An international genocide tribunal set up to try surviving members of Cambodia's brutal Khmer Rouge regime is holding its first public hearing.
Duch (centre) ran the Tuol Sleng jail, known as a 'killing machine'
The UN-backed court is hearing a bail request from Kang Kek Ieu, or Duch, the former head of a notorious prison.
Duch was the first of five senior Khmer Rouge officials to be arrested and charged by the court.
More than a million people are thought to have died during the four years of Khmer Rouge rule between 1975 and 1979.
Tribunal spokesman Peter Foster described the hearing as a "milestone" for the court, which was set up last year after decades of wrangling.
"It's a big day," he said. "The spotlight will now be on Cambodia."
'Sense of relief'
Duch, who is now in his 60s, was driven to the court from a nearby detention centre, where he has been held since his arrest in July.
WHO WERE THE KHMER ROUGE?
Maoist regime that ruled Cambodia from 1975-1979
Founded and led by Pol Pot, (above) who died in 1998
Abolished religion, schools and currency in a bid to create agrarian utopia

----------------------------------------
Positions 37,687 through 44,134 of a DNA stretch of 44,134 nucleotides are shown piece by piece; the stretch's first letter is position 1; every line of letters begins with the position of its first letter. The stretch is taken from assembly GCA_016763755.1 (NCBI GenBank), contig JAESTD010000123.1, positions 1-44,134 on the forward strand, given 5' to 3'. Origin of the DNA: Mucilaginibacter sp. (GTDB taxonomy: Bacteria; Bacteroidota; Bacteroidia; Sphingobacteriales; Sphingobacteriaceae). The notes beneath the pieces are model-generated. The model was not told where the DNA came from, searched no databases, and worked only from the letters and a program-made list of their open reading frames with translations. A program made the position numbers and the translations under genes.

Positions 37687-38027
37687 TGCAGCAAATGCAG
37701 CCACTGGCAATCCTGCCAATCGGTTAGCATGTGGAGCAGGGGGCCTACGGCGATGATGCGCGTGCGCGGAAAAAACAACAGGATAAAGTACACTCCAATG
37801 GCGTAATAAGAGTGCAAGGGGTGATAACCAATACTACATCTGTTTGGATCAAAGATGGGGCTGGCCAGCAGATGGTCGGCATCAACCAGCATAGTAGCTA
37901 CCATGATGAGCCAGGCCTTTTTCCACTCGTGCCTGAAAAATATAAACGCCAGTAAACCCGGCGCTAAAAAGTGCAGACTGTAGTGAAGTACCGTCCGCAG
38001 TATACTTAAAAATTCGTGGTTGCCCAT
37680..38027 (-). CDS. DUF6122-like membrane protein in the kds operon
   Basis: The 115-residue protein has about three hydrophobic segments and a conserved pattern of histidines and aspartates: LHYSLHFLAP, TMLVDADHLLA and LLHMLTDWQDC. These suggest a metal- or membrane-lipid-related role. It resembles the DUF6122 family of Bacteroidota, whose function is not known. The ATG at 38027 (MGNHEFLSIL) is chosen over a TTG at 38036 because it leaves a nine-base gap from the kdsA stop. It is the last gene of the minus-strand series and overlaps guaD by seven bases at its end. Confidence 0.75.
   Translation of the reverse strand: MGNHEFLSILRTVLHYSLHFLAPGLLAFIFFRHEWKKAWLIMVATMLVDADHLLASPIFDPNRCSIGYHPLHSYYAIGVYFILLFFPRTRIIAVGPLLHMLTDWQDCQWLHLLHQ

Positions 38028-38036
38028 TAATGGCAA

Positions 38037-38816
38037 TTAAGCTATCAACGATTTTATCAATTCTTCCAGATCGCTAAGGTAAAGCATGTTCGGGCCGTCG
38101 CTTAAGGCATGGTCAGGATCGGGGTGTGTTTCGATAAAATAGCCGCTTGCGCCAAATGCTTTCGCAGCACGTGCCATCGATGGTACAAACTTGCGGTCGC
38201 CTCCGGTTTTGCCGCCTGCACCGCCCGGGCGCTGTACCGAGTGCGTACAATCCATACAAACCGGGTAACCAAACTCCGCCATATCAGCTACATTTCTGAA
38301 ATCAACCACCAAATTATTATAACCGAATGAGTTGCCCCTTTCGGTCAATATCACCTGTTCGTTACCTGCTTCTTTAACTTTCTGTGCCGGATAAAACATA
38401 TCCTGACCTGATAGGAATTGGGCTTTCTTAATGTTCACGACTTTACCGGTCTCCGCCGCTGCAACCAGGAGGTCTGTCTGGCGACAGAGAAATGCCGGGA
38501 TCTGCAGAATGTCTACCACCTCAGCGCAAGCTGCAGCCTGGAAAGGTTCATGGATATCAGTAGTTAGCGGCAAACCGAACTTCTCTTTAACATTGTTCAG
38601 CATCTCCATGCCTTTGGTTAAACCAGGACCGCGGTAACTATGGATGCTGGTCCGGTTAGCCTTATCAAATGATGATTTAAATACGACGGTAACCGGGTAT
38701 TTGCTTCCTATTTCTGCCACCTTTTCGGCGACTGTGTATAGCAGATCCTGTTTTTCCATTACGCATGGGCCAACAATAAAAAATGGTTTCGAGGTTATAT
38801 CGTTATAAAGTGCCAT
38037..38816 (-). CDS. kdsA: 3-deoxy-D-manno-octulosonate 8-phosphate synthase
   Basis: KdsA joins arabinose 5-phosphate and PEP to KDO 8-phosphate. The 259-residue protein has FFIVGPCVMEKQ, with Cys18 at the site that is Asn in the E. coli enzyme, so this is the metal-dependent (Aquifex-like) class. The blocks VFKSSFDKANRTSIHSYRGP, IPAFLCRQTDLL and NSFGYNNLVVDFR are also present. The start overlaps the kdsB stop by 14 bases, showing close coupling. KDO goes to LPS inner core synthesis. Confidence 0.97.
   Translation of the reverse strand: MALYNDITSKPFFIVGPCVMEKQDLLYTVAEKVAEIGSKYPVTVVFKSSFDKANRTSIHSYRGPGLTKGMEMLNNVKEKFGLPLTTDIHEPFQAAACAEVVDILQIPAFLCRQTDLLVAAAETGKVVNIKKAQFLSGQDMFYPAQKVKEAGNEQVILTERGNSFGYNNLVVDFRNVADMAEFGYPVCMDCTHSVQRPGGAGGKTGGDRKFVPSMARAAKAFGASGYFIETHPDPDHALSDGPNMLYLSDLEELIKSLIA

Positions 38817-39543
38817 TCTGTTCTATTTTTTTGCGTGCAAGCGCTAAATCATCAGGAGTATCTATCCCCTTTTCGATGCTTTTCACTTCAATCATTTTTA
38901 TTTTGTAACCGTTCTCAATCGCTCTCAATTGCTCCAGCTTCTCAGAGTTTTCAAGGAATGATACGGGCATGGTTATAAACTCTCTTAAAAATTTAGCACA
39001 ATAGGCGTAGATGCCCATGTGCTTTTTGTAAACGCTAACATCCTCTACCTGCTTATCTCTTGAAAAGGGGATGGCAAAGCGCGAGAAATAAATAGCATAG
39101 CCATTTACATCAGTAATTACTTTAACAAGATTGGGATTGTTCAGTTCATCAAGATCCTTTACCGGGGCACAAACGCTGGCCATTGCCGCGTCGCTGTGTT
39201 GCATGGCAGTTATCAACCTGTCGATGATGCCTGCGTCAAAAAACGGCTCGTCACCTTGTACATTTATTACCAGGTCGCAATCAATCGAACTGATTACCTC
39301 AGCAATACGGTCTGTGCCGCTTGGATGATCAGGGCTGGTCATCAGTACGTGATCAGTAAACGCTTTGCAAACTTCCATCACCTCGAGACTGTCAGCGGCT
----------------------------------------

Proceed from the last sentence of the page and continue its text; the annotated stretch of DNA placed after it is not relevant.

Brutal regime that did not tolerate dissent
More than a million people thought to have died from starvation, overwork or execution
Three decades ago, he ran Tuol Sleng jail in Phnom Penh, where thousands of people were tortured and executed by the Khmer Rouge regime.
Lawyers for the elderly ex-leader are appealing for bail on the grounds that he was held without charge under the jurisdiction of another court for eight years.
Proceedings inside the small chamber were broadcast to hundreds of people - journalists and ordinary Cambodians - outside in the court's compound.
The BBC's Guy De Launey, in Phnom Penh, says that the former Khmer Rouge jailer is unlikely to be released, but his appearance in court shows the tribunal is finally moving forward.
Co-prosecutor Robert Petit told the BBC the bail hearing would allow the people to see that justice was being done.
"I hope that it will provide Cambodians with a certain sense of relief that the process is ongoing and is transparent, or as transparent as it can be."
Fifty-five year old Chhouek Sao, who lost five family members to the regime, said he wanted justice.
"It's obvious that justice has been delayed and some people are so frustrated by waiting for so long," he told the French news agency AFP.
Five senior Khmer Rouge officials are now in the custody of the tribunal.
On Monday, former head of state Khieu Samphan was formally charged with committing crimes against humanity.
Pol Pot's second-in-command Nuon Chea and the former foreign and social affairs ministers Ieng Sary and Ieng Thirith are also facing charges.
Their trials are expected to begin next year.